Asia-Pacific Region – 2023 Talent Outlook

The year 2022 was all about the fight against inflation, and 2023 will be about the aftermath – how economies stack up after having to fight inflation to varying degrees.

In 2022, Asia weathered the shocks better as the step-up in inflation was less than other regions, while the step-down in growth was more moderate. As we look to 2023, Asia is well positioned as it is expected to enter a rapid disinflationary phase and see outperformance in growth.

While inflationary pressures are expected to recede around the world in 2023, Asia’s disinflation will be more rapid. By mid-2023, it is estimated that inflation will have already declined back toward the comfort zone for 90 per cent of the central banks in the region.

This rapid disinflation in Asia will be driven by a few factors. Inflation here had more of a cost-push nature to it; these pressures are fading, resulting in lower food and energy price upsurges. Core goods prices are also making a rapid downward descent, given the deflation in demand for goods. Moreover, labour markets were not that tight in Asia, and wage growth has remained below its pre-Covid-19 rates, limiting the pass-through of higher input costs to core inflation, and also preventing a wage-price spiral from taking hold.

With inflation on its way down, a majority of central banks in the region should be able to end their rate-hike cycles by Q1 2023, with four of them ending by Q4 2022. At the outset, the growth-inflation trade-off has not been as intense for Asian central banks. Central banks in Asia will not have to lift rates deeply into restrictive territory, and recent developments have increased the confidence that this will come to fruition.

Interestingly, even as markets have priced in a more hawkish path for the Fed recently, the market pricing for peak rates in Asia has not moved up much. Moreover, the external backdrop should ease Asia’s financial conditions too. It is expected that the US dollar will peak and both real and nominal US rates will decline, which will support the easing of financial conditions in Asia.

While external demand will remain soft through the first half of 2023, Asia’s domestic demand is supported by the reopening and easing of financial conditions. For economies outside China, the easing of financial conditions should extend the runway for growth in domestic demand. In particular, for economies such as India and Indonesia, the next phase of the recovery in domestic demand will involve a pickup in private capital expenditure, aided by healthy private balance sheets and a prudent policy mix.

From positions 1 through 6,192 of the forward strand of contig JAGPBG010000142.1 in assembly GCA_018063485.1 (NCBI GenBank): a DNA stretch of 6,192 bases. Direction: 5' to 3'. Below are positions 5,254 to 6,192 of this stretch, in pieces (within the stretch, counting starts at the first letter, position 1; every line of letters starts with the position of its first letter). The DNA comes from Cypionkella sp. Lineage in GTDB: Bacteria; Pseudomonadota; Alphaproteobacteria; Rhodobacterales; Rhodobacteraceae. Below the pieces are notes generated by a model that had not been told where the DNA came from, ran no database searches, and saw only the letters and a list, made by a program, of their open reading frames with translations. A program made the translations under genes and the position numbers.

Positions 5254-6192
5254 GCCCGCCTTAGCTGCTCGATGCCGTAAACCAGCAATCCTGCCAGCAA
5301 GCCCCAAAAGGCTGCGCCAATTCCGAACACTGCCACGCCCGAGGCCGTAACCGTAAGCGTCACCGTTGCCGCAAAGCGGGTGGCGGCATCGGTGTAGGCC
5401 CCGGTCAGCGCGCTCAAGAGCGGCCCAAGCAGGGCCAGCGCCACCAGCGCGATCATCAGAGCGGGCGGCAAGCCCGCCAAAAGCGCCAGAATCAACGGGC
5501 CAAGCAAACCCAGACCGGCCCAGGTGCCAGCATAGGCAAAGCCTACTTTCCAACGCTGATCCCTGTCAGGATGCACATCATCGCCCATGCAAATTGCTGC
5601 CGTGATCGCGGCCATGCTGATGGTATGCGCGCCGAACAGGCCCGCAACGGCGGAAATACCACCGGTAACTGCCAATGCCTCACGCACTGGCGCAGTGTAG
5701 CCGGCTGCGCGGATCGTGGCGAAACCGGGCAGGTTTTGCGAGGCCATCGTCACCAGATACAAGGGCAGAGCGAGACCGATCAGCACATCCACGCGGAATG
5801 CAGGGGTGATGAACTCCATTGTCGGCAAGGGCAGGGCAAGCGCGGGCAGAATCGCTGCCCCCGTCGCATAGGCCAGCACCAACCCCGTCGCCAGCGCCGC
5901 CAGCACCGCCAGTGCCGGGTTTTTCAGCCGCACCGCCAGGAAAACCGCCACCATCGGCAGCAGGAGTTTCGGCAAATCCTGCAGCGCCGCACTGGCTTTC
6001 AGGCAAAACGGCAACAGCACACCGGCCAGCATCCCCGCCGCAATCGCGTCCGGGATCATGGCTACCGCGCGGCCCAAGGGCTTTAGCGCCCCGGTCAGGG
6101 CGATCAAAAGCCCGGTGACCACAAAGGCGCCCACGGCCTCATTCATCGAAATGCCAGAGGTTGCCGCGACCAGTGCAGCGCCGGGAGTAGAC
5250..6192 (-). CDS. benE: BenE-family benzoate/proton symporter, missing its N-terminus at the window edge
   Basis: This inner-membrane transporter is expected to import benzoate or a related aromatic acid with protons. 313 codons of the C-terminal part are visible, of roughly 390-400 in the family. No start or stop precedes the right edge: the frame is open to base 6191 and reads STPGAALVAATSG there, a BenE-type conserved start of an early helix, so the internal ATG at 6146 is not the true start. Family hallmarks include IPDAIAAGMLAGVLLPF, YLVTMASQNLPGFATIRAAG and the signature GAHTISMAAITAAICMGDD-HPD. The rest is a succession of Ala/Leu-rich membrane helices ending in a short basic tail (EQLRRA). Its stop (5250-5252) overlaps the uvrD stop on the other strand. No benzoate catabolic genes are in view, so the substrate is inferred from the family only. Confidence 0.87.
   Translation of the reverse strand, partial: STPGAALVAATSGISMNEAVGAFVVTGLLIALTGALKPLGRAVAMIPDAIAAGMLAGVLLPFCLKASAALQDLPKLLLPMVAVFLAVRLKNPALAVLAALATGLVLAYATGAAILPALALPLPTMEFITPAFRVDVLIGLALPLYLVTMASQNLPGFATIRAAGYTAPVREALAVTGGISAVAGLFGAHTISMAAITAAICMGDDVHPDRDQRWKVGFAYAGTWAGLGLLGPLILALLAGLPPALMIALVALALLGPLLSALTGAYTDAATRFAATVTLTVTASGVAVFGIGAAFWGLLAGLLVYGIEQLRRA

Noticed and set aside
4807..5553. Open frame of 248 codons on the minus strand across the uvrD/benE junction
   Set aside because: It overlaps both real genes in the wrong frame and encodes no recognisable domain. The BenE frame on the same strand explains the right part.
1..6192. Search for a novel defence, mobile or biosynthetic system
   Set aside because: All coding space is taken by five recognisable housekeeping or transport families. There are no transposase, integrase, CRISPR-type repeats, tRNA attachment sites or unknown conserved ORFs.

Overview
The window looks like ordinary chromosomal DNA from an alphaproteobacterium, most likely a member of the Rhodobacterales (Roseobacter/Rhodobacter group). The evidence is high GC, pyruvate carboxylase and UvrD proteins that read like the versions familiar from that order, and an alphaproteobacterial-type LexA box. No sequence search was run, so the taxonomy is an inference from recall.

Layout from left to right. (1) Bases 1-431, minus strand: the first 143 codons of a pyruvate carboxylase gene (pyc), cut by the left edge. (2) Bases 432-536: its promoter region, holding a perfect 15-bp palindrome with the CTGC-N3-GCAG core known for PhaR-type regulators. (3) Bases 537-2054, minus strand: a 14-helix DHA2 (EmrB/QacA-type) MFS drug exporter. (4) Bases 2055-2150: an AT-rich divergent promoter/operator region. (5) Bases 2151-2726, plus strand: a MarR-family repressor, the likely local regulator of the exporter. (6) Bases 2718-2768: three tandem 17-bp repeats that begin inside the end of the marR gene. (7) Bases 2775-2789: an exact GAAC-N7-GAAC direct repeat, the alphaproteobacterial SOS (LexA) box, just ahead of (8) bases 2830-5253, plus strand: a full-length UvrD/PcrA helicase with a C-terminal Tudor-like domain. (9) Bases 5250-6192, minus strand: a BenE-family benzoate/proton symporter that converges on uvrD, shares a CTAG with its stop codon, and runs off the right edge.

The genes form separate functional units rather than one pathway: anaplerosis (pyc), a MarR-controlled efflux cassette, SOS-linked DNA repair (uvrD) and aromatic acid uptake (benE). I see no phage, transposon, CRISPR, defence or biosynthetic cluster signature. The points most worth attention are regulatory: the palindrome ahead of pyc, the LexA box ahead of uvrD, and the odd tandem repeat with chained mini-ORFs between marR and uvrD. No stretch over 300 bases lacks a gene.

For China, the boost to growth should be from its reopening, probably in the spring of 2023. Though investors have been very sceptical about the prospects for reopening, recent comments from policymakers in China about minimising economic disruptions and fine-tuning aspects of the Covid-19 management policy suggest that the direction of travel is towards reopening. Over the next few months, policymakers are expected to step up preparatory work by taking up measures which include:

  1. A concerted effort to boost vaccination rates, especially among the elderly,
  2. Reshaping the public perception of Covid-19 and,
  3. Increasing the availability of domestic Covid-19 treatment pills and facilities.

The risks to the outlook are two-fold. First, if US inflation stays elevated for longer, it would lead to more tightening by the Fed than is expected and could drive renewed strength in the US dollar. This, in turn, would prolong the rate-hike cycle in Asia, keeping financial conditions tight and exerting downward pressures on growth. Second, a delayed reopening in China could have a non-linear impact on China’s growth trajectory, with adverse spillover implications for the rest of the region.

It is believed that investors will be on the lookout to see how growth fares after the fight against inflation. After a less intense fight with inflation in 2022 as compared with other regions, it is envisaged that in 2023 Asia’s growth will be able to outperform on the back of robust domestic demand.

Asia’s growth is expected to improve from a trough of 3.6 per cent in Q1 2023 to 5 per cent in the second half of 2023. Growth differentials will swing back in favour of Asia, rising back towards levels last seen in 2017 to 2018.

Hiring Trends

Asia-Pacific labour markets have recorded a partial rebound from the impact of COVID-19, yet full recovery in the region remains elusive, with conditions expected to remain difficult into 2023.

Employment numbers in the Asia-Pacific region in 2022, which were 2% above the pre-crisis level of 2019, recovered from the loss of over 57 million jobs in 2020. However, labour market recovery in the region lags behind global levels. Nevertheless, job growth did occur in 2021 and 2022, recovering from the 3.1% drop in employment in 2020.

On the surface, the employment trends look positive. However, numerous signs suggest that the region’s labour market is not yet back on its pre-crisis track.

First, while employment growth is again positive, the employment-to-population ratio in 2022 remains still slightly below the pre-crisis trend, at 56.2% in 2022 from 56.9% in 2019.

Second, compared to where job numbers would be in Asia and the Pacific had the COVID-19 crisis never happened, 2022 saw a continued jobs gap of 22 million (1.1%). The jobs gap is projected to increase again to 26 million (1.4%) in 2023, given the headwinds to growth foreseen in the current geopolitical global and regional context.